In this study, the injected footpad was cut into two different pieces. One piece from five mice in each group was homogenized for further arginase activity assay. The arginase activity was followed as previously described [27]. Briefly, 25 μl of supernatant from each homogenized footpad after centrifugation was mixed with lysis buffer (0.1% Tris–HCL 50 μM, MnCl2 100 μM Triton 0.1%) and were incubated for 7 min at 56°C to activate arginase. Arginine hydrolysis was carried out by incubating L-arginine (0.5 M) with mentioned lysate at 37°C for 60 min. The reaction was stopped in presence of H2SO4, H3PO4, and H2O (1/ 3/7, v/v/v). After adding isonitrosopropiophenone (ISPF, Sigma) and heating at 100°C for 45 min, Urea concentration as the product of arginase activity on arginine substrate was determined at 540 nm using an automatic micro plate spectrophotometer (TECAN, USA). One unite is defined as the amount of enzyme that hydrolyze the formation of one μM of urea per minute [28,29].

Nitric Oxide (NO) analysis

Nitrite production by F/T Ag re-stimulated splenocyte was analyzed in supernatants (n = 5) collected after five days. In summary, same volume of supernatant was mixed with Griess reagent [0.1N (1-napthyl) ethylenediamine dihydrochloride, 1% sulfanil amide in 5% H3PO4] and incubated for 10 min at RT. Then OD was measured at 550 nm with ELISA reader (TECAN, USA) and the concentration was determined using standard curve obtained from sodium nitrite serial dilution (1–300 μM).

Histopathological examination

In this study, the injected footpad was cut into two different pieces. One piece from two mice in each group was fixed by 10% formalin. After dehydration by increasing ethanol (from 70 to 100%), paraffin blocks were prepared (4 mm) and stained by Hematoxylin and Eosin (H&E). Dermal histopathological changes were analyzed in a blind manner. The presence of parasite, plasma cell, and granuloma were assessed in different scales; Not Seen (NS), 1+ (rare; occasionally seen in high-power-field), 2+ (minor; easily seen in each HPF), 3+ (moderate; easily seen in low power field) and 4+ (severe; full of cells in each field). In addition, the degree of inflammation was evaluated as limited or diffused.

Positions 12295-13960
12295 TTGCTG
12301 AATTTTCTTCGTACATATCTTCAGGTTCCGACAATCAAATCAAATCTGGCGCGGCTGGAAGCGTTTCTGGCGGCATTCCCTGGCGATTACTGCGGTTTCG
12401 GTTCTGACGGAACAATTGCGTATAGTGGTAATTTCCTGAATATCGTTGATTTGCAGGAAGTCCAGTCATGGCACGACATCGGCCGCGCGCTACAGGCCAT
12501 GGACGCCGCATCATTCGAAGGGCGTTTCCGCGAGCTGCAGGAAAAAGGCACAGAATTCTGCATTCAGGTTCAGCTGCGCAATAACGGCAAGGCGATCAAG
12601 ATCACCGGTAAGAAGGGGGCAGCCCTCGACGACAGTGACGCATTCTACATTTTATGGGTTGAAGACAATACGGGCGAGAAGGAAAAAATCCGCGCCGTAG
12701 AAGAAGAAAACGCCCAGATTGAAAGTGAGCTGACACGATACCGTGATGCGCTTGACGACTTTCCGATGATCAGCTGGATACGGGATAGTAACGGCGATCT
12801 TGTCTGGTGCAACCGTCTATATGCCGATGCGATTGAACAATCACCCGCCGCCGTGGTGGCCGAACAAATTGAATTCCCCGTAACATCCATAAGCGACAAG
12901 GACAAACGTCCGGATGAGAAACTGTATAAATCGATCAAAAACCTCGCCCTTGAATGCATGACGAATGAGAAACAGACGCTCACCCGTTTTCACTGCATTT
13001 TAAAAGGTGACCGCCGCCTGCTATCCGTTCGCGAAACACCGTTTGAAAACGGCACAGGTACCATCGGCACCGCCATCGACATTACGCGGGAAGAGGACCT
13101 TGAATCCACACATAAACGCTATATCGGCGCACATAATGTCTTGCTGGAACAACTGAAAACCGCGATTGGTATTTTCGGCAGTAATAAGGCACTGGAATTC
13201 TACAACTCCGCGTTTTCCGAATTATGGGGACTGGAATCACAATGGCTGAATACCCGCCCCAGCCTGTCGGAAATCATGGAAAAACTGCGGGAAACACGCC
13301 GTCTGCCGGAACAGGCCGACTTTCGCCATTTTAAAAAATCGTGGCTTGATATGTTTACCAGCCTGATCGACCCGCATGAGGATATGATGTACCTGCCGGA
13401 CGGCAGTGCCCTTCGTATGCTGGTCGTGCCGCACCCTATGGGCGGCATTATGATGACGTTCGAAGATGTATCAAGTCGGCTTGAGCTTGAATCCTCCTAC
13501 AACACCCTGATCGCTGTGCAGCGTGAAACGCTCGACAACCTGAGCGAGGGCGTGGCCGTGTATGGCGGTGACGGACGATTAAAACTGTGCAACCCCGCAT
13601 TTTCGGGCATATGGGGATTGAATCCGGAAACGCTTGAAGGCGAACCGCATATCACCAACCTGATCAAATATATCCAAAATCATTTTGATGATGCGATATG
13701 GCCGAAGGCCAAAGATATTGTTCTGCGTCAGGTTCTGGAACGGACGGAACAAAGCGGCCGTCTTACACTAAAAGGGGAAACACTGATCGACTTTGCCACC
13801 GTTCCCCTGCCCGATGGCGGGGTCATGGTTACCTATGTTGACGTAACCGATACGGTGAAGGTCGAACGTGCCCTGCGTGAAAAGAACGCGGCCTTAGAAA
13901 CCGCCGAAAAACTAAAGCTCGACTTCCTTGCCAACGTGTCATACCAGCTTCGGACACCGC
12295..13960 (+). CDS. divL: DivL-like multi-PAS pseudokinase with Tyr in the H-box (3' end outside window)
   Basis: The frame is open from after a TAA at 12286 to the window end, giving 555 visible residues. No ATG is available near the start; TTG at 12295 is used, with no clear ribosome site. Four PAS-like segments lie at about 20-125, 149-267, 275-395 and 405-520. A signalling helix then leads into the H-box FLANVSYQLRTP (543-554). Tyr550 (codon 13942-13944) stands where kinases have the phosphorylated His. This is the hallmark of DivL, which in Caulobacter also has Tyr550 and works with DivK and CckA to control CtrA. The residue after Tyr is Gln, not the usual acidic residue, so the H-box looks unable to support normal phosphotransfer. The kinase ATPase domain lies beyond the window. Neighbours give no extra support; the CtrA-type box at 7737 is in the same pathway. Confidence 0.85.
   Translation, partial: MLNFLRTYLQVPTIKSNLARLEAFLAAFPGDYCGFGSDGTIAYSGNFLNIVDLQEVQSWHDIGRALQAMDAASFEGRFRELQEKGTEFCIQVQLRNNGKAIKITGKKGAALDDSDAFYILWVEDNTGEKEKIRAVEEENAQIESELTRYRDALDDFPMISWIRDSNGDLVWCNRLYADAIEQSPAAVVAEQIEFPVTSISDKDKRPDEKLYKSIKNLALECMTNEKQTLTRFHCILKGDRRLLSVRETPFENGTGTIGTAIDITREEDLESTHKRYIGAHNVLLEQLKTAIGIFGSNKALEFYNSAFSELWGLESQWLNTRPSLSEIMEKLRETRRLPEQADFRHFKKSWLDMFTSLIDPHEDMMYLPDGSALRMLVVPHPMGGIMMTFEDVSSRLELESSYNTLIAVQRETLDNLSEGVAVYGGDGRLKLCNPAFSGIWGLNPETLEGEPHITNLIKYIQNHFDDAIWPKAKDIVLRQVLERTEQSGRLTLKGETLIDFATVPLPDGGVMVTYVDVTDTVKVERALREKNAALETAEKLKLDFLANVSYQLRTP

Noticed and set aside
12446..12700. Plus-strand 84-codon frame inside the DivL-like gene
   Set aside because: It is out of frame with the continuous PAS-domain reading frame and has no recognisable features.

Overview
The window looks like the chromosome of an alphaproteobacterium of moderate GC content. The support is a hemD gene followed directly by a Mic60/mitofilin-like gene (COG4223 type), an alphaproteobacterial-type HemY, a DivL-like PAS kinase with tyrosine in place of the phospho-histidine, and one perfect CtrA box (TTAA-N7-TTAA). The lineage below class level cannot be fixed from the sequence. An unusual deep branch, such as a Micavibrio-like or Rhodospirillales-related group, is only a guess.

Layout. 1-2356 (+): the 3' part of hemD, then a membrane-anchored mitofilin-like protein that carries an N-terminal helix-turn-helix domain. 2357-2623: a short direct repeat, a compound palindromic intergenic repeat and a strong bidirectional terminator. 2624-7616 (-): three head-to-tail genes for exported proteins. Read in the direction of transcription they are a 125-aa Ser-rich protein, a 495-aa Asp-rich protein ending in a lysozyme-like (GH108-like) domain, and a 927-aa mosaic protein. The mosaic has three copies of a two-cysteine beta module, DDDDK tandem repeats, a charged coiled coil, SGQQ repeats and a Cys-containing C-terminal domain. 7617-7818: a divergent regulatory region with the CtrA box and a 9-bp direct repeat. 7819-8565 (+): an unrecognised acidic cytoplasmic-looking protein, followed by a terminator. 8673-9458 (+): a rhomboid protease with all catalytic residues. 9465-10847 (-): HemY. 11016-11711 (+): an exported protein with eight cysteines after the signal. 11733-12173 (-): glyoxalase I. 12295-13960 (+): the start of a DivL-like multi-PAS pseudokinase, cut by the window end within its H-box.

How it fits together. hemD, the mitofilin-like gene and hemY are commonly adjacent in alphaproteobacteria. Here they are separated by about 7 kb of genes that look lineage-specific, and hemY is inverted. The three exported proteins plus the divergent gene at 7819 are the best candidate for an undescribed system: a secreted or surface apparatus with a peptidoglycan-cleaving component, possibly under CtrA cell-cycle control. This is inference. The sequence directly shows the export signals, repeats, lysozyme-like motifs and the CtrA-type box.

Statistical analysis

Mean (standard deviation: SD) values for normal variables and median (interquartile range) for skewed variables were reported based on their group status. Data among five groups were compared using one-way ANOVA and Kruskal-Wallis based on distribution of the variables. Pairwise Comparison of characteristics between participants in various groups was fulfilled by student’s t-test for normal variables and Mann-Whitney U test for skewed variables. Bonferroni correction was performed in case of multiple comparison tests (i.e. we adjusted significance level as α/n, n is equal to number of comparison). All P-values were two-tailed and those smaller than 0.05 were considered statistically significant. Statistical analyses carry out using software Graph-Pad Prism (Inc. 2007, San Diago, USA). Meanwhile, all indicated data are representative of two rounds of experiment.

Results

HNP1-EGFP expression in COS-7 cells

COS-7 cells were transfected by the pcDNA-HNP1-EGFP construct to confirm HNP1 production by fluorescence detection of EGFP in fluorescence microscopy and by the anti-GFP Ab in western blotting. COS-7 cells transfected by pcDNA-EGFP and the untransfected COS-7 cells were used as positive and negative controls, respectively. The expression of EGFP in pcDNA-HNP1-EGFP and pcDNA-EGFP was confirmed by fluorescence microscopy as shown in Fig 1A. By western blotting, the immunoreactive band (34.5 kD) was detected in COS-7 transfected by pcDNA-HNP1-EGFP and COS-7 transfected with pcDNA-EGFP (31 kD) (Fig 1B).